Startup nation we are, but only if you did a turn in the army’s elite technology and communications unit 8200 or have a facility for developing apps. Despite years of supposedly free-market economics, Israel remains a very unfriendly place to start a business.
That may seem counterintuitive. If you stroll down any main street in Tel Aviv once a week, you’ll see a continuous cycle of new businesses opening and closing − restaurants, boutiques, groceries and the like. But that’s not a good indicator for the health of small business. With the exception of a few places like North Korea, Cuba and Antarctica, everywhere you go there are small businesses of one kind or another, street vendors, farmers and itinerant repairmen. Even in places where private enterprise is banned, small businesses operate in hiding. The making and selling of goods and services seems to be as fundamental a human drive as making love, even if it gets less attention.
Over the centuries, the Jews have been practitioners par excellence of small business, but back in the home of their forefathers after 2,000 years of exile, they have been forced to sublimate their deep entrepreneurial impulses into establishing startups. Between 2005 and 2011, Israelis set up 540 to 670 new high-tech companies annually, according to figures from IVC Research, a firm that monitors the tech industry. In all likelihood the figures wildly understate the extent of the phenomenon, especially when you consider the plethora of apps developers who have emerged in the last few years. But even the IVC numbers put to shame Europe’s aspirations to be an Old World Silicon Valley and give the real Silicon Valley a run for its money.
But why should founding a high-tech startup be regarded − to put the question into Freudian terms − as a diversion of the psychic energy derived from entrepreneurial impulses into something that isn’t really business? After all, a startup is just as much a business as a falafel stand or a reflexology practice.
But startups are different. The typical Israel startup is incorporated as a business. It has a CEO, shareholders, auditors, offices, espresso machines and company outings. But its founders have no intention of making it into a going business concern. The idea is to raise money, develop a product, maybe take it for a spin around the market and then sell the whole thing − patents, engineers and product, if there is one − to someone else who will then make it into a business. They don’t need to develop a long-term business strategy or to create an organization that can support it.
If you have no aspirations to form a high-tech startup, the odds are you won’t even try to start a new business. The Global Entrepreneurship Monitor, which surveys attitudes toward small business around the world, found in 2010 that only 5% of Israel’s adult population was engaged in a newly established enterprise. That put it in 47th place among the 60 countries surveyed.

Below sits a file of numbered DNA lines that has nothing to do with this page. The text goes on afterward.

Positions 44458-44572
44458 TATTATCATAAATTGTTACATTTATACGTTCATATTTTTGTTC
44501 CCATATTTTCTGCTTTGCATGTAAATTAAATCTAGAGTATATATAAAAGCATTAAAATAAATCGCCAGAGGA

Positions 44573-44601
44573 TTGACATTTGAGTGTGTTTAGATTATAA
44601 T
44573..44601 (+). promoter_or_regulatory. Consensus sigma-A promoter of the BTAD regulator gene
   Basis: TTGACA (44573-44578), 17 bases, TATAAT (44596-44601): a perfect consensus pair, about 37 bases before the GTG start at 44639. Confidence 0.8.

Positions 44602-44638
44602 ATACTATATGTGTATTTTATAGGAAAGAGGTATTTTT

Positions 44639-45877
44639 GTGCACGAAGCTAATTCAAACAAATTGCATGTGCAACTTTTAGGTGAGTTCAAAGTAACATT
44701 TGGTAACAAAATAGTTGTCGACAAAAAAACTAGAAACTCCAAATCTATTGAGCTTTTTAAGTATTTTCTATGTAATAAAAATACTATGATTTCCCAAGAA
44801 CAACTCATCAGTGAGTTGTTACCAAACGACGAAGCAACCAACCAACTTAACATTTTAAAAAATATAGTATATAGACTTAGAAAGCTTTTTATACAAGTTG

Living in a relatively developed and wealthy economy that provides more and better opportunities for salaried employment and career advancement than in poorer countries, Israelis should be less inclined to trouble themselves by going into business for themselves. But Israel is supposed to be an innovation-driven economy, where new business opportunities are created by rapidly changing technology and consumer habits, and easy access to finance and market knowledge. But among the 23 countries GEM defined as innovation-driven, Israel’s 5% rate placed it last on the list.
It’s not surprising that Israelis are not chomping at the bit to start their own enterprises. The supposedly business-friendly reforms over the last decade that began when Benjamin Netanyahu was finance minister haven’t been nearly as amicable as they were made out to be.
Indeed, if anything, Bibi-nomics have discouraged small businesses. According to a Bank of Israel study released this month, their share of the country’s employment actually declined slightly from 46.5% in 2003 to 45.5% in 2010. The average number of salaried positions in small businesses grew by an annual average of 3.1%, lagging behind the 3.9% rate for large businesses and 3.3% for medium-sized ones.
Israel’s startup companies and the rest of the country’s small businesses live in different worlds. An Israeli startup entrepreneur inhabits a global industry, dynamic and competitive, where new technologies rapidly supplant old ones and businesses are born and die at a breakneck pace. If he has anything at all to do with the government, it’s maybe to seek a grant from the Chief Scientist’s Office. He’ll never have to meet a tycoon on the slanted playing field that is the local market.
On the other hand, an entrepreneur with no more aspirations than to serve his neighborhood or perhaps develop a product or service for the domestic market faces a raft of government regulations and bureaucracy that impose lengthy and time-consuming procedures and rules that frequently change and are often unpredictable.
The World Bank’s 2012 Doing Business report, which assessed the business environment in 183 global economies, ranked Israel 34th, below all the major developed economies of Western Europe, North America and Asia. Only Spain (44), Italy (87) and Greece (101) − all of them business basket cases − scored lower.
Bibi-nomics was more about helping big business. But now that Netanyahu is forming a new government with Yair Lapid and Naftali Bennett, maybe Lapidonomics could be something different − free-market reforms that would help the great mass of Israel’s people. Making the country hospitable to real small business would be one good way to do that.
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